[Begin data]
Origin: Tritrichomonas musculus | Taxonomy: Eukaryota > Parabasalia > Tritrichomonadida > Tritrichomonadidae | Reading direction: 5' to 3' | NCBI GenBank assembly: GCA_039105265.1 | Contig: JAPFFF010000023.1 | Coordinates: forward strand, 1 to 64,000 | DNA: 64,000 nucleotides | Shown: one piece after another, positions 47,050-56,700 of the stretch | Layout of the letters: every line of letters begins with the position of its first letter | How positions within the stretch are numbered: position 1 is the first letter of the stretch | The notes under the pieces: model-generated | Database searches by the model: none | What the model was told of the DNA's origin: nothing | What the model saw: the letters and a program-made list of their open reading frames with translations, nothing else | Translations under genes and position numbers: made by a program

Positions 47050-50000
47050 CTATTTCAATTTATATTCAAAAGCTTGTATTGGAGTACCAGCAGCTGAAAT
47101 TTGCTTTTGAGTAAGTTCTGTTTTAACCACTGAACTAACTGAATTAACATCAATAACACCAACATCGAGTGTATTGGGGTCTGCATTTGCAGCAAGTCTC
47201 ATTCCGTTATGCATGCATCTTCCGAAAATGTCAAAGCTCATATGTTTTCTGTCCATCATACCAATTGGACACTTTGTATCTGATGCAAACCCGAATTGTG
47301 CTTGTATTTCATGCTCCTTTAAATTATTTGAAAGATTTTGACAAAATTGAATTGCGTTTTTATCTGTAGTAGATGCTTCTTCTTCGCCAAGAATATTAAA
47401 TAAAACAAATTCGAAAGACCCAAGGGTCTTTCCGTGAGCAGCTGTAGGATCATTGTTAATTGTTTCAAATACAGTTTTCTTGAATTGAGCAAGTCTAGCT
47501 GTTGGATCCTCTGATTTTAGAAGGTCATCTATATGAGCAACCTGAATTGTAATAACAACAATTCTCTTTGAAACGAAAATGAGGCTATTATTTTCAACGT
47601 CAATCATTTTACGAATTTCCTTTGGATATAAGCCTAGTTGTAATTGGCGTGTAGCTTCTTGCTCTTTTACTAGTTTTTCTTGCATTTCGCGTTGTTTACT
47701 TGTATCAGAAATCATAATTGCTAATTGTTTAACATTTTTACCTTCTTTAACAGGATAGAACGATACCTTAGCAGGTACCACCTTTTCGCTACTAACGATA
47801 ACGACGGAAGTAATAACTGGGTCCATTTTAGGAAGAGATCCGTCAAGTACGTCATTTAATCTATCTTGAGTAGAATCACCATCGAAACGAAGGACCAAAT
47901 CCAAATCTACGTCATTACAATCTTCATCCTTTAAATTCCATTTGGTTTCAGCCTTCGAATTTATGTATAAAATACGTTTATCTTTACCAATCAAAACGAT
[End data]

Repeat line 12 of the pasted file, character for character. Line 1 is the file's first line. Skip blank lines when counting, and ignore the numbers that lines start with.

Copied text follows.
47901 CCAAATCTACGTCATTACAATCTTCATCCTTTAAATTCCATTTGGTTTCAGCCTTCGAATTTATGTATAAAATACGTTTATCTTTACCAATCAAAACGAT